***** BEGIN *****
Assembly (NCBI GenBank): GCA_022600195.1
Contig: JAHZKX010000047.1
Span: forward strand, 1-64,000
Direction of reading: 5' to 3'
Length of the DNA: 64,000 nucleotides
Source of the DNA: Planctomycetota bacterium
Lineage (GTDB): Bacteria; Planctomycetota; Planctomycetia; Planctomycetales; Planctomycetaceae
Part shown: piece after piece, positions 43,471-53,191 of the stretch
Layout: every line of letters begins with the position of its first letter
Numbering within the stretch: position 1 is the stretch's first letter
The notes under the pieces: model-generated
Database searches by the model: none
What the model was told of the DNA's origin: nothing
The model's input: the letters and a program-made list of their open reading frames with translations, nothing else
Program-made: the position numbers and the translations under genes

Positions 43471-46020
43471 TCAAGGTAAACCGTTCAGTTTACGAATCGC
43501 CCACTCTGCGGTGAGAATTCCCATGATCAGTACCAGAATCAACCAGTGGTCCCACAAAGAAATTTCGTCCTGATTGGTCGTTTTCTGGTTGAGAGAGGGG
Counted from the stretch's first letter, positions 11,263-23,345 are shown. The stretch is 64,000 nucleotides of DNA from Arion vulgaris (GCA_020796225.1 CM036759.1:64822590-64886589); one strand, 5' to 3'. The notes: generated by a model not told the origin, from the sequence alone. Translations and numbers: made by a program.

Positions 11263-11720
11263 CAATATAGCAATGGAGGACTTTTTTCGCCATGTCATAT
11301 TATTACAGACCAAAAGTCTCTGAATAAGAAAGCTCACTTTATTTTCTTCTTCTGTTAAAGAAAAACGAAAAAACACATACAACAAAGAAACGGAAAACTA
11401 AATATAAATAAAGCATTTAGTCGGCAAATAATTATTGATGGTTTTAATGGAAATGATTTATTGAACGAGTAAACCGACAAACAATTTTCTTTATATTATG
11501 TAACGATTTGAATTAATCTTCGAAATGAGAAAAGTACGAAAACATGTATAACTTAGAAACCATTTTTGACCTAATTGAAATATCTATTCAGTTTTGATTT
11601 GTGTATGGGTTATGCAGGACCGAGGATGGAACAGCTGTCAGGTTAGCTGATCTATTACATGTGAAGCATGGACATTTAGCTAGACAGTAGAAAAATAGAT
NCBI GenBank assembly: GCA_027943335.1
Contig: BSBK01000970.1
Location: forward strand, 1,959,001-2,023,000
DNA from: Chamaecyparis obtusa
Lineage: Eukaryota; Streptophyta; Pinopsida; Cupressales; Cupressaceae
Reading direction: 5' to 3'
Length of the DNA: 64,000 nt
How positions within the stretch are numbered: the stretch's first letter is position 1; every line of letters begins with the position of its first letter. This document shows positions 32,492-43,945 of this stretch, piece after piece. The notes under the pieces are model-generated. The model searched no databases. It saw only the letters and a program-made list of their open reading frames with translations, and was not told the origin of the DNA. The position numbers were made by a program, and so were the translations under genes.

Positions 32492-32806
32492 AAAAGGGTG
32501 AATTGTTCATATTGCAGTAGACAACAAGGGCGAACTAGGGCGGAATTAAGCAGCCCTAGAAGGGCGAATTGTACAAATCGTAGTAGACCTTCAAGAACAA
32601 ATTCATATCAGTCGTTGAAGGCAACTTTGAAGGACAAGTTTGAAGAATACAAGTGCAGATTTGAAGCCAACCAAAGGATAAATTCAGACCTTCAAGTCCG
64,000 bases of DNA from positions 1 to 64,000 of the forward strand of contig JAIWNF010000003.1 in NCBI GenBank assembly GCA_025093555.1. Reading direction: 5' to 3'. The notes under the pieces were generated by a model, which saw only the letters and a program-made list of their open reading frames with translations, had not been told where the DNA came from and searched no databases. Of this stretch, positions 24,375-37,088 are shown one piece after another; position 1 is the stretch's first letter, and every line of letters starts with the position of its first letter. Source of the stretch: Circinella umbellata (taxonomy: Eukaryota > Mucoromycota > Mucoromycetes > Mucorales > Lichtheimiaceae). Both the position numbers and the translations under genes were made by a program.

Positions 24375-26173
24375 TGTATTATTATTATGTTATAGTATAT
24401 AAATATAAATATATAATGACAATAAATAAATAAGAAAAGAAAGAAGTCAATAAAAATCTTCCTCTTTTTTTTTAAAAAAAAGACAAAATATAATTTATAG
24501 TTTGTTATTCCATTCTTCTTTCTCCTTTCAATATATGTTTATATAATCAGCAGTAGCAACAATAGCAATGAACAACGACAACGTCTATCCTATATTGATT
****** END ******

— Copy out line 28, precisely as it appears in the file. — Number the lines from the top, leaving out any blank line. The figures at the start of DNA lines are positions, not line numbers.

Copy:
Location: forward strand, 1,959,001-2,023,000